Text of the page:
Fourteen Rockies relievers jockeyed for space in the Citizens Bank Park 'pen Monday night when Colorado's slim postseason hopes took a hit with a 6-5, 10-inning loss to the Phillies. The Rockies probably will have to win the next three in Philadelphia to have a legitimate chance. In the meantime, people are taking notice of the team's improved play. Outfielder Matt Holliday should receive some MVP consideration, and Clint Hurdle's name is likely to appear on a few Manager of the Year ballots.

Tulowitzki's home-road splits (a .974 OPS at Coors Field compared to .672 on the road) won't help his Rookie of the Year case. But his teammates see the same approach regardless of venue.

"Besides his talent, the thing that impresses me the most is his unbelievable will to win," Herges said. "Normally a kid comes up and he's thinking, 'I just want to stay here and do the best I can.' But this guy is like a veteran. He's way beyond his years."

In the spring, Tulowitzki seemed reticent to talk to the media. But just as he overcame a penchant for swinging at fastballs in his eyes, he's become more comfortable in the spotlight. Rookie of the Year consideration and meaningful baseball games in Denver in September: Who could have envisioned that?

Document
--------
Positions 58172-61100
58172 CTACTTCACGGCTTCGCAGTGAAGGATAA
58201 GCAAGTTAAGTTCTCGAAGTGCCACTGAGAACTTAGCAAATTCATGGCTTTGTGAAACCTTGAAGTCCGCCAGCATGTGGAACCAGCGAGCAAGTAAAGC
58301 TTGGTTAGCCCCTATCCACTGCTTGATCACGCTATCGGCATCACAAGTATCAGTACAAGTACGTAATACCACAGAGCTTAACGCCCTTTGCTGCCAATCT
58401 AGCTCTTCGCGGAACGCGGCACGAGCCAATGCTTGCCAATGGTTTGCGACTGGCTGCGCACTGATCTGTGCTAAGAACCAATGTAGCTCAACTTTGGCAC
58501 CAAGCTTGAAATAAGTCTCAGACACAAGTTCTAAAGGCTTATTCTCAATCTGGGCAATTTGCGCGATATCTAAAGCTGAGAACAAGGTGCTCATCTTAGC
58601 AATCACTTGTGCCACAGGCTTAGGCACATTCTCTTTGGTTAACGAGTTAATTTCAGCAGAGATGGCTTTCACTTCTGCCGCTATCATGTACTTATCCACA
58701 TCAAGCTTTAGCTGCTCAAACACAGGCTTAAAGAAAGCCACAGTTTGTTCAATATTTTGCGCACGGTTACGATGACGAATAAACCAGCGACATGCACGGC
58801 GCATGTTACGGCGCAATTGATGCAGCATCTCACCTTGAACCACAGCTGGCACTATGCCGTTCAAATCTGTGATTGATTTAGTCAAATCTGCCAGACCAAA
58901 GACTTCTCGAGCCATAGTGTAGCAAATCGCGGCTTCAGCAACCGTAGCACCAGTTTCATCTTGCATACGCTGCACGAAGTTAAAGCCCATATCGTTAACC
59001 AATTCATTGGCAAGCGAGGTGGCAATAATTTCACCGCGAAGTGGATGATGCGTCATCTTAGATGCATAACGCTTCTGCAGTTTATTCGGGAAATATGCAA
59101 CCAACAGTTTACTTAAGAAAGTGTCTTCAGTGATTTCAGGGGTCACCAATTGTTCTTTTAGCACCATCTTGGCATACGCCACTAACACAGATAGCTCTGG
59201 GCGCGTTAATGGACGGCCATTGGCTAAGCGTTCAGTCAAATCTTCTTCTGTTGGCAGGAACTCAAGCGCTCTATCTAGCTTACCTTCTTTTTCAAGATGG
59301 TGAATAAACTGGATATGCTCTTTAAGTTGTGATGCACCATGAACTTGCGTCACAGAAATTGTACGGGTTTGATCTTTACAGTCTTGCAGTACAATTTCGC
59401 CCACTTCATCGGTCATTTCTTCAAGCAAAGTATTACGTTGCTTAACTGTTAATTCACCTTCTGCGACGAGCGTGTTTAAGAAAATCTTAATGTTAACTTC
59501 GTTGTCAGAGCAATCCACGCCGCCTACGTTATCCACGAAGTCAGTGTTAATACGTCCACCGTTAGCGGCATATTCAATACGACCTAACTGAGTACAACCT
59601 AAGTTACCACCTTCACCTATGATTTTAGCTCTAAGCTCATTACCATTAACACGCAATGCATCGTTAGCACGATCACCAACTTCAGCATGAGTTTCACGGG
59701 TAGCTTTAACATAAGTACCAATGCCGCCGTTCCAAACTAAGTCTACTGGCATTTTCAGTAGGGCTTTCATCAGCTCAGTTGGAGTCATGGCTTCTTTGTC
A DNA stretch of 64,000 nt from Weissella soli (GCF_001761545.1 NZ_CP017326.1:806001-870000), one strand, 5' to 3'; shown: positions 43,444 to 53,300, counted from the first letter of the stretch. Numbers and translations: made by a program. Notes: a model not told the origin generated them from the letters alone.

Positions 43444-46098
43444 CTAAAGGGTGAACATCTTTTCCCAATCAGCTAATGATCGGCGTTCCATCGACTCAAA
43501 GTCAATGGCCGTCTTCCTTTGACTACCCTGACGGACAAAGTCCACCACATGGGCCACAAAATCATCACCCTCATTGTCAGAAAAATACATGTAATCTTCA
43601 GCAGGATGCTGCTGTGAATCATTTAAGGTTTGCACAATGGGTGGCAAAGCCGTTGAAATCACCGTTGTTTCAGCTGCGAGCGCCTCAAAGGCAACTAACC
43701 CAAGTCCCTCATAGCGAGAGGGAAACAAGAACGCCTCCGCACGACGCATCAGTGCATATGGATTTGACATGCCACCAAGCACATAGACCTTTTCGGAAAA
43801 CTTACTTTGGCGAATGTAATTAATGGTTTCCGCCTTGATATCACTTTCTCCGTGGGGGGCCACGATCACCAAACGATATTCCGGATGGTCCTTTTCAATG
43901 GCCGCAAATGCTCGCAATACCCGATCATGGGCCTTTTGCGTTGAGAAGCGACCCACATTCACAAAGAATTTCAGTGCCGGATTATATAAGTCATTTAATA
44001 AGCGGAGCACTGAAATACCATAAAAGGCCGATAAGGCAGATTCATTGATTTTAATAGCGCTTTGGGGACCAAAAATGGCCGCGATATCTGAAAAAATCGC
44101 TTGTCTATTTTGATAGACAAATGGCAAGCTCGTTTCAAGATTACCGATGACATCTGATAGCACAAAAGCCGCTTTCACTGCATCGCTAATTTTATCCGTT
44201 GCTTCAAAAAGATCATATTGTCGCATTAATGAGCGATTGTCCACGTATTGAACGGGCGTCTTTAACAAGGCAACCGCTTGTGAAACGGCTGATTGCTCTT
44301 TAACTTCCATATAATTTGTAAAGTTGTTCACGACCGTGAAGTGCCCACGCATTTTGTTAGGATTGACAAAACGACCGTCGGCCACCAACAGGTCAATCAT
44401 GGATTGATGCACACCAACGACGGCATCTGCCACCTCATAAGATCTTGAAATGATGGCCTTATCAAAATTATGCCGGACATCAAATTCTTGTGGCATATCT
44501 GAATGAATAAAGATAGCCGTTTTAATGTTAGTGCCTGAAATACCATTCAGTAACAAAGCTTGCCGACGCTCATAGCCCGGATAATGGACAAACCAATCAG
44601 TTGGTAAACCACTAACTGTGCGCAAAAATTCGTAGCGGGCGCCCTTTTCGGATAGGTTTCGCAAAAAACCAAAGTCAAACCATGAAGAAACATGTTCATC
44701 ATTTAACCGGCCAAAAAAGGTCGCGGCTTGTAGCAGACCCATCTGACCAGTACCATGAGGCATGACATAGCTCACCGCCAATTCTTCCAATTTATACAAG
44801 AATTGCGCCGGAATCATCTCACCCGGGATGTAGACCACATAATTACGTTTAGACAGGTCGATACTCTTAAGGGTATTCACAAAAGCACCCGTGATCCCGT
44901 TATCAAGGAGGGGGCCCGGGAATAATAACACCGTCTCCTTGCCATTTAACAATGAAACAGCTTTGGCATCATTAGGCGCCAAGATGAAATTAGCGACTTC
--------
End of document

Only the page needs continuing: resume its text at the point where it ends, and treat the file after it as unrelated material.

Tulowitzki, for starters.

"It's funny," he said. "I was talking with someone the other day, and I can't recall a team I've ever played on that's lost. There hasn't been one."

The look on his face says he has no desire to start now.

Jerry Crasnick covers baseball for ESPN.com. His book "License To Deal" was published by Rodale. Click here to order a copy. Jerry can be reached via e-mail.

Jerry Crasnick | email

ESPN.com MLB Sr. Writer